Attention All Schedule Holders

In April 2019, the General Services Administration (GSA) Federal Acquisition Service (FAS) is planning to refresh all GSA Multiple Award Schedule (MAS) solicitations and issue a mass modification to existing contracts which will:

  • Update proposal instructions to require order status on GSA Advantage! Orders;
  • Update proposal instructions related to Section 508 Standards and information;
  • Incorporate new Service Contract Act (SCA) Wage Determinations;
  • Update AbilityOne “Essentially the Same” Proposal Instructions; and
  • Incorporate minor updates from FAC 2019-01as applicable.

Note: Individual schedules may update additional clauses or provisions to make clarifications, administrative corrections, and other required changes.

GSA FAS will issue a bilateral modification to apply the changes to existing MAS contracts. Contractors will have 90 days to accept the mass modification.

Please see: Draft Significant Changes document for more detailed information on the upcoming refresh.

DoD testing secure cloud to help small contractors protect data

The Pentagon still has deep concerns about thefts of sensitive Defense data from contractor systems. But it’s concluded that simply using contract terms to order firms to improve their security isn’t going to do the job.

So the department is testing ways to extend its own cybersecurity expertise and infrastructure to small and medium-sized businesses who don’t have the wherewithal to adequately secure their systems against nation-state attackers. Specifically, it plans to build a secure cloud to house the Defense data companies need to perform their contracts, instead of requiring them to store it themselves.

DoD’s research and development budget for 2020 includes $15 million for a small project the department terms the Defense Industrial Base (DIB) Secure Cloud Managed Services Pilot. In the early going, the Pentagon plans to make the cloud service available to “a subset” of small and medium companies that “support prioritized, critical DoD missions and programs.”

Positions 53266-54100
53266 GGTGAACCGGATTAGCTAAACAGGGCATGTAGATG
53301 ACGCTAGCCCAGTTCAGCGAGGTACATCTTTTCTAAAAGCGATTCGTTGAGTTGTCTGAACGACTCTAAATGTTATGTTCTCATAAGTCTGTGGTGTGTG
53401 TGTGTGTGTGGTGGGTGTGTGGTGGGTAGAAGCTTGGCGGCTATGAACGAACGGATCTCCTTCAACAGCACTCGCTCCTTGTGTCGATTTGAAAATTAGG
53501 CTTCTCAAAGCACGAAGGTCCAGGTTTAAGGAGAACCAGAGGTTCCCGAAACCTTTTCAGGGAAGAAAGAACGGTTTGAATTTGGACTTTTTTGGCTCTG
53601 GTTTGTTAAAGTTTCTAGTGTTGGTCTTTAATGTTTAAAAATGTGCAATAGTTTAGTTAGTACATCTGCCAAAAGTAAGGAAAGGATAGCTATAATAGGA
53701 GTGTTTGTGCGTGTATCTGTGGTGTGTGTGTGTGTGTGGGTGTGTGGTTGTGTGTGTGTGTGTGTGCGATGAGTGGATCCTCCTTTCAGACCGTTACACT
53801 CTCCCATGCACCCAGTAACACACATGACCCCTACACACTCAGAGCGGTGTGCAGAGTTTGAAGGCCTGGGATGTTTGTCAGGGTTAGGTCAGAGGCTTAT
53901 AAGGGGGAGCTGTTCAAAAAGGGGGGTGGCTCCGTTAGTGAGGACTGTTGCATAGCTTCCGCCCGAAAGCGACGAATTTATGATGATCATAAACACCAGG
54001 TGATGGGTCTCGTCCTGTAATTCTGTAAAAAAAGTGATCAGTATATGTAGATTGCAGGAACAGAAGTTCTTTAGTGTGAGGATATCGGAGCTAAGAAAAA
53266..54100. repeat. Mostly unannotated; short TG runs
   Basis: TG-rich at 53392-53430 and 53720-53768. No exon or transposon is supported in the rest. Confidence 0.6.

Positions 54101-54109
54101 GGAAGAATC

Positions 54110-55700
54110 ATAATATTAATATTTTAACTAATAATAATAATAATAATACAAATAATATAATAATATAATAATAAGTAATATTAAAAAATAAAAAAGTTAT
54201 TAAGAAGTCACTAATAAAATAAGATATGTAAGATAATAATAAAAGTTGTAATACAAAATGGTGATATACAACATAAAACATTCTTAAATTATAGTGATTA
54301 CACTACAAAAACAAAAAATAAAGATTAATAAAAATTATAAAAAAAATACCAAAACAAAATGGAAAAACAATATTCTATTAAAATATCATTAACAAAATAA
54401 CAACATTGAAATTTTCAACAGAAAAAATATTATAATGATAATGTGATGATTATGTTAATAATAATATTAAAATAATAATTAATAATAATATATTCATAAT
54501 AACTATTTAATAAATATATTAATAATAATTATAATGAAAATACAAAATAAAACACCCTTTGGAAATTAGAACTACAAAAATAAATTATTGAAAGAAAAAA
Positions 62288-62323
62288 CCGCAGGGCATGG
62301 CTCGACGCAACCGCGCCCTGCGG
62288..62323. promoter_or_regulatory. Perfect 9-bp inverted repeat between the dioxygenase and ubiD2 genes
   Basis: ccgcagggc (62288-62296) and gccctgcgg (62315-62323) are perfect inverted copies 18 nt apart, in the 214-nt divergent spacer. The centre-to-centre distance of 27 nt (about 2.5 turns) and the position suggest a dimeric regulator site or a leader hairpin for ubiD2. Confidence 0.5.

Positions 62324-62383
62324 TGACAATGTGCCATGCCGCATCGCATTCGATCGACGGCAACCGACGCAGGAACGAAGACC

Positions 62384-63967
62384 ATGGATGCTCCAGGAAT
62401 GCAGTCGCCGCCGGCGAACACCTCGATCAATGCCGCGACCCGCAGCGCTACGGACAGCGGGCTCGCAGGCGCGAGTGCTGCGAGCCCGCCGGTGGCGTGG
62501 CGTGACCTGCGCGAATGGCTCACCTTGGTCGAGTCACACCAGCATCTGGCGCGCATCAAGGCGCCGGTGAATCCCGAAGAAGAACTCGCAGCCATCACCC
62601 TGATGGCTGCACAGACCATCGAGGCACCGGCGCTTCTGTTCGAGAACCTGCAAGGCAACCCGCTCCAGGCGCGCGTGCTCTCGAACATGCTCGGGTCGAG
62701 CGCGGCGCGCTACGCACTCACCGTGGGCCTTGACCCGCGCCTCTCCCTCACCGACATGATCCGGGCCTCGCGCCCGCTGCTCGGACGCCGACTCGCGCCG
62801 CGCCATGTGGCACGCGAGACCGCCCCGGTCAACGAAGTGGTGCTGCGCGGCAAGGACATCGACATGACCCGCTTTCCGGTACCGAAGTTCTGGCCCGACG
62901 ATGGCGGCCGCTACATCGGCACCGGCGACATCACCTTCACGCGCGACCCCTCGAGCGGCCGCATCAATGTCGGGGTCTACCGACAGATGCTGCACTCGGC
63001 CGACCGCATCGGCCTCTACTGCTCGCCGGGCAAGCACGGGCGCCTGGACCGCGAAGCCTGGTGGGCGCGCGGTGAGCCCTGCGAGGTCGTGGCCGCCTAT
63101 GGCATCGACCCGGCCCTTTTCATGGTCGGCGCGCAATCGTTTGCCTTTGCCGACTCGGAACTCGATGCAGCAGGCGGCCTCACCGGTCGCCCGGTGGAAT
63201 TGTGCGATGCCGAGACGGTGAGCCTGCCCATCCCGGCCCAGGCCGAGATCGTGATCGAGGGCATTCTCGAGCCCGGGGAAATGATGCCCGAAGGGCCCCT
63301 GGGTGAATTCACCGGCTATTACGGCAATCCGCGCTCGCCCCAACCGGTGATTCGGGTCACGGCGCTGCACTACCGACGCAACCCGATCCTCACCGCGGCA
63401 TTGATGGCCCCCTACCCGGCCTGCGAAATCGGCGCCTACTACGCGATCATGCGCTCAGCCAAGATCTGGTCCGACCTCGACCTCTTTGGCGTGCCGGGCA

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Four things to know about where in the U.S. DoD spends its money

The Defense Department budget tends to be daunting in size. This year the White House is requesting $750 billion dollars. But they say “all politics is local,” and that money does end up in individual states and counties.

The Office of Economic Adjustment recently released its report on defense spending by state for 2017. Federal News Network collected some of the interesting takeaways that might be right in your backyard.

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An agency-by-agency look at the 2020 budget request

President Donald Trump has released his budget request for fiscal year 2020, and it looks familiar. Deep cuts to civilian agencies are accompanied by a 5 percent increase to defense spending, accomplished through a dramatic expansion to the overseas contingency operations (OCO) fund.

It’s important to note that Congress ultimately determines the federal budget. The President’s budget proposal is just a request that outlines his priorities for the executive branch.

The General Services Administration’s budget request includes $10.2 billion for the Federal Building Fund, a revolving fund that Congress must approve each year.

All numbers are taken from the President’s 2020 budget request.

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